Erasmus University Rotterdam (link)
Situation models, mental simulations, and abstract concepts in discourse comprehension
I will discuss the role of symbolic and sensorimotor representations in discourse comprehension. It starts out with a review of the literature on situation models, showing how mental representations are constrained by linguistic and situational factors. These ideas are then extended to more explicitly include sensorimotor representations. I will argue that sensorimotor and symbolic representations mutually constrain each other in discourse comprehension. These ideas are then developed further to propose two roles for abstract concepts in discourse comprehension.
University of Cologne (link)
How to account for directionality in grammatical change?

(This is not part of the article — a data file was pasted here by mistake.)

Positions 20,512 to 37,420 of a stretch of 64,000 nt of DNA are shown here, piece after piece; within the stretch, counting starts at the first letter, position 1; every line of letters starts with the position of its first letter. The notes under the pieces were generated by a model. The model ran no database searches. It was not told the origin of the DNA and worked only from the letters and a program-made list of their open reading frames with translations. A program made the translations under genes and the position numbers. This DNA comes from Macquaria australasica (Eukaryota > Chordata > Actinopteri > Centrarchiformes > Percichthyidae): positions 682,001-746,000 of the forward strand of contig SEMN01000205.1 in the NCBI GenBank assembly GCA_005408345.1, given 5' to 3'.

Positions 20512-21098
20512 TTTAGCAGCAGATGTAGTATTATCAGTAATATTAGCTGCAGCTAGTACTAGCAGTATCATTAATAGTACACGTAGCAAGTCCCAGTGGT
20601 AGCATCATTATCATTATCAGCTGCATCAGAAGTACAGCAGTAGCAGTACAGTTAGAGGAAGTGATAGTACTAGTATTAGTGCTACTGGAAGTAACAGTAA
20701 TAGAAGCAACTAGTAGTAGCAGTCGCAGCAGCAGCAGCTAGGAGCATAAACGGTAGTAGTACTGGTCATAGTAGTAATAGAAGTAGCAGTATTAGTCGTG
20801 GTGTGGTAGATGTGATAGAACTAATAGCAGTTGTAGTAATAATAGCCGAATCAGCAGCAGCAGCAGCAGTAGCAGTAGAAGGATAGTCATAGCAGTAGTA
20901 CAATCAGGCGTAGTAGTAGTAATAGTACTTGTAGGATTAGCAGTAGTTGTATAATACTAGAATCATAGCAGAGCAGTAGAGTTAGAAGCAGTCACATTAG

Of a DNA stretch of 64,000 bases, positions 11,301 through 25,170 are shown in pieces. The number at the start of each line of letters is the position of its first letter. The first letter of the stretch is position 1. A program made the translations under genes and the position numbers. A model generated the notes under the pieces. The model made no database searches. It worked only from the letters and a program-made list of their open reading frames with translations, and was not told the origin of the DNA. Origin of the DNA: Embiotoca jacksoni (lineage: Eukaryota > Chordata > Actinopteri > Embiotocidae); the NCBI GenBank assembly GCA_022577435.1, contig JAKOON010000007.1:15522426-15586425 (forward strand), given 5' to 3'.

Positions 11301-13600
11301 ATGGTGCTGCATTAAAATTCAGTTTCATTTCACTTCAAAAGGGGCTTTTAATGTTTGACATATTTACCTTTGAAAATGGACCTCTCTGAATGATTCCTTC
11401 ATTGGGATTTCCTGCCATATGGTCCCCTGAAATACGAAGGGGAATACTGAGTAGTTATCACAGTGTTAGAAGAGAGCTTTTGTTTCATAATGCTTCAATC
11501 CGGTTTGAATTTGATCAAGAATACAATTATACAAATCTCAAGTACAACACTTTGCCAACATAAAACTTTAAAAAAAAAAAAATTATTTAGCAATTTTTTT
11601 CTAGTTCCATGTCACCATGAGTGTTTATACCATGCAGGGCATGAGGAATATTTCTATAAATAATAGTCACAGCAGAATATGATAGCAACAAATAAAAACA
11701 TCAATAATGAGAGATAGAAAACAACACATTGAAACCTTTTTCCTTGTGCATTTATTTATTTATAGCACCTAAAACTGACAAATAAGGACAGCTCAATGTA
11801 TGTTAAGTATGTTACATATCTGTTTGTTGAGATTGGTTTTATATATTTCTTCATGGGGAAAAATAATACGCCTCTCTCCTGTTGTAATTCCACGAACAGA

Grammaticalization is commonly understood as a regular and essentially directional process. This generalization appears to be agreed upon in some form or other across many different schools of linguistics, even if it has not gone unchallenged. But there are different views on what exactly is regular. Taking the development from movement-based verbs to future tenses as an example, the present paper argues that neither contextual features nor inferential mechanisms, analogy, or constructional form seem to provide a sufficient basis for explaining the evolution of grammatical categories. The present findings show that there exist phenomena which do go in one direction and we offer an account of these phenomena in terms of a "macro-shift" in semantics. The paper is based on the one hand on findings made in !Xun, a southwest African language of the Kx'a family, formerly classified as "Northern Khoisan", and on the other hand on a comparison of this language with observations made in the Germanic languages English, Dutch, and Swedish.